In the summer of 1978, I lived on the island of Martha’s Vineyard off the coast of Massachusetts. I was a singing bartender. I got people hammered and then sang pop and show tunes to them for tips. It was ok to be 19 and on my own, though all I wanted to do was get to New York and start my life. While I was there, I heard that the actress Ruth Gordon lived not far from me in town. For those of you that don’t remember her, she played the scary satanic neighbor in Rosemary’s Baby. More famously, she played Maude in “Harold and Maude.”
I wanted to see if I could meet her to get some advice for a young actor starting out. In preparation, I felt it made sense to read her autobiography. I finished the book and then took several weeks to get up the courage to walk up to her door and try and meet her. This is anti-climactic here, because when I did finally knock on her door, the housekeeper said she was gone for the summer. She always left then as the tourists were too much (probably just sick of aspiring actors just walking up and trying to meet her.) I would say I never ended up getting her advice, but by reading her book it wound up that I did. One thing she wrote never left me, it was this simple but brilliant phrase: “Never face facts.”
At the beginning of her career she struggled. Several times she tried to go home. Early on she received some hideous reviews and had a terrible time getting roles. She was told more than once that she didn’t have what it took to make it, but she kept going anyway. She persevered even though many around her did not believe she could make a living. However, amidst mounting evidence that they may be right, she believed in her heart that she could be successful, would be successful. And she never faced facts.
You can be the hardest worker and have the most talent of anyone you know, but if you don’t solidly believe in your heart that you will get to where your dreams want to take you, you will fail. You see, if you don’t fill your heart with YOUR beliefs about you, others will be happy to fill it with their beliefs about you.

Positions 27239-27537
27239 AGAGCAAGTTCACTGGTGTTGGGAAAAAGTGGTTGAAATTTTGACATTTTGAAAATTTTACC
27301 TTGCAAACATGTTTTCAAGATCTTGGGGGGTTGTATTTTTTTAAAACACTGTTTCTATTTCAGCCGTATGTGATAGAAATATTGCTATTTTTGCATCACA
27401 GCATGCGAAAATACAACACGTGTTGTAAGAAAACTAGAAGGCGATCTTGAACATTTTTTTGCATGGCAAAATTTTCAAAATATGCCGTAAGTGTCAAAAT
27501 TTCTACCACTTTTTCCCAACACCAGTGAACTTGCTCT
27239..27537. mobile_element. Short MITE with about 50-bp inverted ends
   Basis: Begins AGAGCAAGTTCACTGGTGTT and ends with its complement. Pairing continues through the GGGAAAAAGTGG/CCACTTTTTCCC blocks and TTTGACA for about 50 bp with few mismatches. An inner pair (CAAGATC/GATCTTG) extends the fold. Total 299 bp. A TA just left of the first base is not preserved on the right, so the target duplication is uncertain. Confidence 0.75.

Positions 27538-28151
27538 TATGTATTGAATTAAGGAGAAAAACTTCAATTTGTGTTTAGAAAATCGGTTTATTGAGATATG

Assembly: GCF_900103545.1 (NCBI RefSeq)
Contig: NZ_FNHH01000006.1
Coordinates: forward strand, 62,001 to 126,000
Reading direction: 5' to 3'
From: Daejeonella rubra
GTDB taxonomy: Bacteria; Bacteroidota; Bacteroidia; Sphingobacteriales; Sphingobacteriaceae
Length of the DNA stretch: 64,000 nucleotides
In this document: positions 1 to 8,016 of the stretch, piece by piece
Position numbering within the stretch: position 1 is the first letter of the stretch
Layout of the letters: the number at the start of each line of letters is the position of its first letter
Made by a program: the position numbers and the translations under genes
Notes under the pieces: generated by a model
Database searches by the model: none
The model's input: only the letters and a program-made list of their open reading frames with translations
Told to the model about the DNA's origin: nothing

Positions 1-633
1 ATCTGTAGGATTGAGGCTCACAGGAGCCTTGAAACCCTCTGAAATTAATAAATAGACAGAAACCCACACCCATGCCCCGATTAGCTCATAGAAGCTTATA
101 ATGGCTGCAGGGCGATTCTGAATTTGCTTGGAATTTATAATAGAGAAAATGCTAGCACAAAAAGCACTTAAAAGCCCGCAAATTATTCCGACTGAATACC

Take a moment during each day, close your eyes and search your heart. Be sure not to let your mind “face facts” about what the obstacles to the ideal career you imagine are. Instead, picture all you imagine your life can and will be. Use your mind to support the belief in yourself with positives about all you have to offer your art and the world.
It doesn’t matter what the facts are. I could bore you with stories of people faced with overwhelming negatives, who proved they weren’t too old, too short, too tall, too settled into a career to manifest their dreams. There are so many success stories that go against the grain of the norm it’s ridiculous. We’re wowed by these stories, but perhaps the people who DO think they are too old, short, tall, settled etc. just fail because those are their core beliefs.
Remember, your beliefs are YOUR beliefs. Since they belong to you, you control them and only you can change them. That’s the beauty of your heart. It may break sometimes, but it will always obey you. As Henley famously wrote in his poem ‘Invictus:’ “I am the master of my fate, I am the captain of my soul.”
A few years after that summer on Martha’s Vineyard, I did end up meeting Ruth Gordon and her husband Garson Kanin. They had come to a recording session I was involved in with Stephen Sondheim in New York. Turns out they were old friends of his. It was brief and I never got to thank her for her advice, but 30 years later, I can say without a doubt it has served me well.